We divided the sample into a discovering sample (

Results

Simulations

For the Gaussian prior with sample size 250 and high odds ratio (odds ratio ranging from 2 to 2.5), the average number of correctly identified SNPs in the top 20 SNPs selected by the magnitude of the regression coefficients is 8.3 (out of the 10 disease-associated SNPs). For the same prior and the sample size but with moderate odds ratio (odds ratio ranging from 1.5 to 2), the average number of correctly identified SNPs is 6.7. When decreasing the sample size to 150, in the high and moderate odds ratio model, the average number of correctly identified SNPs is 7.4 and 6.4, respectively. The consistencies (the average percent times of each disease-contributing variable being selected across simulation data sets) in the above four settings ranges from 0.73 to 0.97, 0.53 to 0.77, 0.6 to 0.87, and 0.57 to 0.73. For the Laplace prior, the average numbers of SNPs correctly identified in each of the four settings were: 6.7, 4.5, 4.2, and 4.0, respectively. The consistencies were lower than the Gaussian prior.

NARAC data analysis

For the Bayesian logistic regression with 2705 SNPs, the number of iteration in the Markov-Chain Monte Carlo calculation was 250 for the additive model and 187 for the dominance model. Convergence was reached with threshold 0.005. For the dominant model, the highest

** p-Values for 2705 SNPs in the Bayesian logistic regression (Gaussian prior): additive model (left panel) and dominant model (right panel)**.

Bayesian logistic regression of 2705 SNPs on chromosome 9

**Additive model**

**Dominant model**

**Rank**

**SNP**

**Position**

**abs ( z-score)**

**SNP**

**Position**

**abs ( z-score)**

1

rs1407869

101353456

8.02

rs7864653

100860678

7.16

2

rs4437724

113188649

7.76

rs10989329

100794635

7.16

3

rs10120479

111426956

6.97

rs4237190

97922972

6.58

4

rs9697192

116879138

6.97

rs6478644

123942505

6.42

5

rs3824535

122763410

6.90

rs1407869

101353456

6.03

6

rs10491578

116463442

6.39

rs2229594

101204219

5.97

7

rs10121681

111718477

6.37

rs10820559

103716588

5.87

8

rs694428

117692812

6.13

rs1536705

126851425

5.86

9

rs2900180

120785936

5.96

rs2564362

123365200

5.74

10

rs11243755

132287257

5.96

rs10978456

106155366

5.73

We selected the top 300 SNPs and performed single-SNP analysis using the independent testing set of 1031 subjects. LD plot revealed that the selected SNPs had lower intermarker LD than the total marker map (not shown). Table

** p-Values of the top 300 SNPs selected by β or z scores (single-SNP analysis): additive model (left panel) and dominant model (right panel)**.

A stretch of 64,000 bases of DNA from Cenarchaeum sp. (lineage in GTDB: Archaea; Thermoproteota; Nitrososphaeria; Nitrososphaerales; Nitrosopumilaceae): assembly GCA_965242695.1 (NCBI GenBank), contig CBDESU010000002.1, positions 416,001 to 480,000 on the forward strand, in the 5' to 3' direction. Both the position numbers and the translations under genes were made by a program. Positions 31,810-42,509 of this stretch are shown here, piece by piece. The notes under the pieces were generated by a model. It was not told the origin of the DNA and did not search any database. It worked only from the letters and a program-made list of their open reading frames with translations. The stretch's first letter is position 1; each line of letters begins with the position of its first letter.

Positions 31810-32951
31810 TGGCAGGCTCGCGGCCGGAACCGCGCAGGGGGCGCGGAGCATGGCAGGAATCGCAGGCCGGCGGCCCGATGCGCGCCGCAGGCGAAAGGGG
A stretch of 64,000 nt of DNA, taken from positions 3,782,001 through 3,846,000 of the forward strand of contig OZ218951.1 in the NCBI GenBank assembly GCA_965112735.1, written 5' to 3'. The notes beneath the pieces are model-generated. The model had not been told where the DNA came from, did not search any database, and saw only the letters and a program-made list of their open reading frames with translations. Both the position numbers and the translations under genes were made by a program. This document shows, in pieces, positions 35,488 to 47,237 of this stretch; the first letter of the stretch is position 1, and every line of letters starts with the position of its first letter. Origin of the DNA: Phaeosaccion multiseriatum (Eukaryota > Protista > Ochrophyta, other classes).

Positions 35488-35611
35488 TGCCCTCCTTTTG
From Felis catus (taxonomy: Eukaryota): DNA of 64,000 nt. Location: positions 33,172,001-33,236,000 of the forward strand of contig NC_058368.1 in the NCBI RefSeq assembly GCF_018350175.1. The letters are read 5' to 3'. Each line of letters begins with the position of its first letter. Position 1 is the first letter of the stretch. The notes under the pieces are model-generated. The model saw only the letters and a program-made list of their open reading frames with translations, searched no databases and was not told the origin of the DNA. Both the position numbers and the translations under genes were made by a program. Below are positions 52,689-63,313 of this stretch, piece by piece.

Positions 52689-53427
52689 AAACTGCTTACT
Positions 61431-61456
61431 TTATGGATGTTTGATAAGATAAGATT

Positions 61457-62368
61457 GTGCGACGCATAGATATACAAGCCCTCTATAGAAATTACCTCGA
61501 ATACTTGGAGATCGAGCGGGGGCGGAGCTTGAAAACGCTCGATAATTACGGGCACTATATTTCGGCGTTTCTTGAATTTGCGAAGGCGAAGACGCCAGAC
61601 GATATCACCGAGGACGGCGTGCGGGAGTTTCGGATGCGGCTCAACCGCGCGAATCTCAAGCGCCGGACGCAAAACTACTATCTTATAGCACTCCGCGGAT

Single-SNP analysis of the top 300 selected SNPs

**Additive model**

**Dominant model**

**Rank**

**SNP**

**Position**

**SNP**

**Position**

1

rs2900180

120785936

6.24 × 10^{-9}

rs2900180

120785936

6.24 × 10^{-9}

2

rs1953126

120720054

2.76 × 10^{-8}

rs11787779

114820894

6.89 × 10^{-5}

3

rs942152

121031239

3.94 × 10^{-6}

rs17148869

132180015

1.00 × 10^{-4}

4

rs7858974

91959665

1.26 × 10^{-5}

rs7862566

117133575

2.00 × 10^{-4}

5

rs11787779

114820894

6.89 × 10^{-5}

rs4978629

107708375

3.00 × 10^{-4}

6

rs6478300

117115323

7.12 × 10^{-5}

rs4978890

110046695

3.00 × 10^{-4}

7

rs989980

106309592

1.00 × 10^{-4}

rs1333914

119662788

4.00 × 10^{-4}

8

rs17148869

132180015

1.00 × 10^{-4}

rs1332408

122271713

4.00 × 10^{-4}

9

rs7862566

117133575

2.00 × 10^{-4}

rs2095069

94782055

0.001

10

rs945246

119953710

2.00 × 10^{-4}

rs4743420

100567644

0.0011

Discussion

We propose a Bayesian logistic regression procedure to select important SNPs based on the

Among the top 300 SNPs selected by the ^{-6}). The other five SNPs are not in the candidate region and are not in LD with SNPs in the region. The significance of other SNPs deserves further investigation in an independent sample.

An alternative one-step approach would be reporting permutation

We only analyzed SNPs with no missing data due to the incapability of handling missing covariates data of the BBRBMR software. One solution is to first impute the missing genotypes and then run the Bayesian regression on the imputed data. An alternative is to handle missing data directly in a Bayesian analysis by data augmentation.

Here the priors are assumed to be independent and their variances are assumed to be the same. We choose prior variance by cross-validation. An alternative strategy would be specifying a hyper-prior distribution (such as non-informative prior). To incorporate prior knowledge such as physical distance between the SNPs, one can specify prior distribution to have distance-based correlation. How to specify such a correlation for a large scale regression is worth further attention.

Conclusion

Large scale Bayesian logistic regression is useful to analyze genome wide case-control data with large number of SNPs. Coefficient estimates or

List of abbreviations used

GAW: Genetic Analysis Workshop; GWA: Genome-wide association; HWE: Hardy-Weinberg equilibrium; LD: Linkage disequilibrium; NARAC: North American Rheumatoid Arthritis Consortium; SNP: Single-nucleotide polymorphism

Competing interests

The authors declare that they have no competing interests.

Authors' contributions

YW designed the study, performed the statistical analysis, and drafted the manuscript. NS performed the statistical analysis. YF participated in the study design and helped to draft the mansucript. All authors read and approved the final manuscript.

Acknowledgements

The Genetic Analysis Workshops are supported by NIH grant R01 GM031575 from the National Institute of General Medical Sciences. YW (PI) and YF (subcontract PI) are supported by NIH grant AG031113-01A2.